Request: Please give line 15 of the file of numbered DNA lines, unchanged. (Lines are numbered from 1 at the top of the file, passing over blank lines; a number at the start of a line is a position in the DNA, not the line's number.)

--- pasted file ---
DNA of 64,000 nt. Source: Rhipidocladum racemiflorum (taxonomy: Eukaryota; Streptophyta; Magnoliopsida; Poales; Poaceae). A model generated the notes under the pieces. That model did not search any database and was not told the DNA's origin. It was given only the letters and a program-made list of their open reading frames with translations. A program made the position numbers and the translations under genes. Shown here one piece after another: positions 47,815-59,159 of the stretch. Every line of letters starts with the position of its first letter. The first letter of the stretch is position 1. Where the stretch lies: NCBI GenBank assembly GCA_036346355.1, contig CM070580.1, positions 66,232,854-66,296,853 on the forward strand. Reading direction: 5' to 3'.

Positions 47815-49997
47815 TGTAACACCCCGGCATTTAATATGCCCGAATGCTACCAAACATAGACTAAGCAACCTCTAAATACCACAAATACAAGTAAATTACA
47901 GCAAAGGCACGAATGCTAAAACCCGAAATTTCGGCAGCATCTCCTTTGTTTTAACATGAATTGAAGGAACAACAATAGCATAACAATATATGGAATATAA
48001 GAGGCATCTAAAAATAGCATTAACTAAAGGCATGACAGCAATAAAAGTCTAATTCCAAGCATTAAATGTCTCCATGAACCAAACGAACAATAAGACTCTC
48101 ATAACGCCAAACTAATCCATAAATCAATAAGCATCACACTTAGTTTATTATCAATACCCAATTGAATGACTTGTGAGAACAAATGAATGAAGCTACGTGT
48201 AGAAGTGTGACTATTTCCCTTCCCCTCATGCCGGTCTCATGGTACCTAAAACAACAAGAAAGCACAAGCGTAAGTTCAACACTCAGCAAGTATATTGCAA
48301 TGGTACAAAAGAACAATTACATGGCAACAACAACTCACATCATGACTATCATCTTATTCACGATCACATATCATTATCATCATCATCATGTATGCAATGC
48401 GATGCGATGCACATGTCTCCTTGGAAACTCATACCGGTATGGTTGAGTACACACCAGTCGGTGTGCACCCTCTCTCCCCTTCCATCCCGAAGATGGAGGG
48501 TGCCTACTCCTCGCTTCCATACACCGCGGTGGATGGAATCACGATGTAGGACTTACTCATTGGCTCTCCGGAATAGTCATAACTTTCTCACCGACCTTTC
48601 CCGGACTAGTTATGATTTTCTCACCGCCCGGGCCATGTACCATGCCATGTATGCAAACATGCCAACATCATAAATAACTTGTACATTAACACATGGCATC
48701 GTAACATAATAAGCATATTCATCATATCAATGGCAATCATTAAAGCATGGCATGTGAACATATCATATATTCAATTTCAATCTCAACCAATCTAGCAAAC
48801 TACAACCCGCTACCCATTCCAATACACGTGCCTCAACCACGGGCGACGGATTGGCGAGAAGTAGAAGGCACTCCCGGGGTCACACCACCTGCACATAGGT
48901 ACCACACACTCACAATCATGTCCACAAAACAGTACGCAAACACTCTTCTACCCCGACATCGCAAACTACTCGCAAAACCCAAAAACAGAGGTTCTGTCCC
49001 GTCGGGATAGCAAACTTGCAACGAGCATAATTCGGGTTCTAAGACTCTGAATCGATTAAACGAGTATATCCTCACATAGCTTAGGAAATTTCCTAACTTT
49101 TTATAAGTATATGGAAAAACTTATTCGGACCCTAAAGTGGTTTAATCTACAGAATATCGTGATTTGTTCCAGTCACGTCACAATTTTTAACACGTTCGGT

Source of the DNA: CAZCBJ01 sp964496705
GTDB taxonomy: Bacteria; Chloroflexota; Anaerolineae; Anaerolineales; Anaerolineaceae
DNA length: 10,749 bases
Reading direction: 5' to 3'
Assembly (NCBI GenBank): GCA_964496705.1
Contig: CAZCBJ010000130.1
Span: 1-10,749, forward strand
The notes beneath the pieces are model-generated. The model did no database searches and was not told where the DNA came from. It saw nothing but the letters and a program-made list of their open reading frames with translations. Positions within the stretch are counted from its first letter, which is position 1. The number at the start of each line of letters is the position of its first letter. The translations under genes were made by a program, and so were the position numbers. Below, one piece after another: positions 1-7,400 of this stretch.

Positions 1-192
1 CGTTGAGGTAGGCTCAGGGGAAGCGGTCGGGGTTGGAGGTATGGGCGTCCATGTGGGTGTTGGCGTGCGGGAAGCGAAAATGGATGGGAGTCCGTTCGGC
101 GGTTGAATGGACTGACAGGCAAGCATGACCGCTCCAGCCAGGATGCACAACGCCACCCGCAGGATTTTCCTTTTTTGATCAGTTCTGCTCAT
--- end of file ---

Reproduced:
49001 GTCGGGATAGCAAACTTGCAACGAGCATAATTCGGGTTCTAAGACTCTGAATCGATTAAACGAGTATATCCTCACATAGCTTAGGAAATTTCCTAACTTT